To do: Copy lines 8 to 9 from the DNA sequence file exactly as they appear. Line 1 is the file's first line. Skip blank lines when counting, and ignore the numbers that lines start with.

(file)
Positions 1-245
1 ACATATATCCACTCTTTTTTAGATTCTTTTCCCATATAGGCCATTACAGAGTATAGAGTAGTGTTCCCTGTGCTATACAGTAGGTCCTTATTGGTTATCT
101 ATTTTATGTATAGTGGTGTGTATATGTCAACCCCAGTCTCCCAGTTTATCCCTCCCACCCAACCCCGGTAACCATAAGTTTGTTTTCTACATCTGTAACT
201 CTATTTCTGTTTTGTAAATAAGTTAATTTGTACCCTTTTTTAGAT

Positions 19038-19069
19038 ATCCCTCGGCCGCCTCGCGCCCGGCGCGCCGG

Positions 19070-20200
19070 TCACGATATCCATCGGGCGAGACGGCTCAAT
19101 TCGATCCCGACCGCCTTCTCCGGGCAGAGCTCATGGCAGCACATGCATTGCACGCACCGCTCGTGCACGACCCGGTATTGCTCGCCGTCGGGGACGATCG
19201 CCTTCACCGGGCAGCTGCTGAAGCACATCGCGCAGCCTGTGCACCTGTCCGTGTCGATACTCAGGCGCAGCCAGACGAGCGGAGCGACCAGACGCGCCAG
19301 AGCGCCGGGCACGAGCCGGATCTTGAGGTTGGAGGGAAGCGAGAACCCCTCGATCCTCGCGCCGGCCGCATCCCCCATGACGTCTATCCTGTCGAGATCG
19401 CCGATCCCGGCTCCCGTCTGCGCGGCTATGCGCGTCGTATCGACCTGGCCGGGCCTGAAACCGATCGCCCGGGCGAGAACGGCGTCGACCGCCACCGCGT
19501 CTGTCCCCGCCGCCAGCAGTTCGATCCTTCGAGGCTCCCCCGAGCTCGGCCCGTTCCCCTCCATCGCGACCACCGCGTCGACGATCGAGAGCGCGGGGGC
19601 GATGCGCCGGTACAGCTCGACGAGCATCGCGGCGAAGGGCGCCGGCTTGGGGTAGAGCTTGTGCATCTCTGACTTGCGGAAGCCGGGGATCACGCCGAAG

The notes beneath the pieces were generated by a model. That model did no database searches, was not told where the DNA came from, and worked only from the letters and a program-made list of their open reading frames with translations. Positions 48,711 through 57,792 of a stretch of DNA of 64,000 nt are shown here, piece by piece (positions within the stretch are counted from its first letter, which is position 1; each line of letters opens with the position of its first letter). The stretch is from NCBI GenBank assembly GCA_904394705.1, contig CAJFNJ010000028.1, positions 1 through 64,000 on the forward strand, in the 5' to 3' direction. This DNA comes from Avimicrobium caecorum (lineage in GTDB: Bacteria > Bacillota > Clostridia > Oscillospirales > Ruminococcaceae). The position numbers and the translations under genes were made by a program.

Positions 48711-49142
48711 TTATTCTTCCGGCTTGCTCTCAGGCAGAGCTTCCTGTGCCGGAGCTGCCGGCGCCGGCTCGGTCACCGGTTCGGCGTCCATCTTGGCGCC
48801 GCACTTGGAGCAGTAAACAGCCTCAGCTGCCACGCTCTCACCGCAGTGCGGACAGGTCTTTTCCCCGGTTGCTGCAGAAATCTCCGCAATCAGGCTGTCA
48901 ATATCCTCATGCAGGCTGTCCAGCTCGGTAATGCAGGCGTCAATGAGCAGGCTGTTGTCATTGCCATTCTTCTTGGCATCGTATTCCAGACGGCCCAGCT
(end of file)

19070 TCACGATATCCATCGGGCGAGACGGCTCAAT
19101 TCGATCCCGACCGCCTTCTCCGGGCAGAGCTCATGGCAGCACATGCATTGCACGCACCGCTCGTGCACGACCCGGTATTGCTCGCCGTCGGGGACGATCG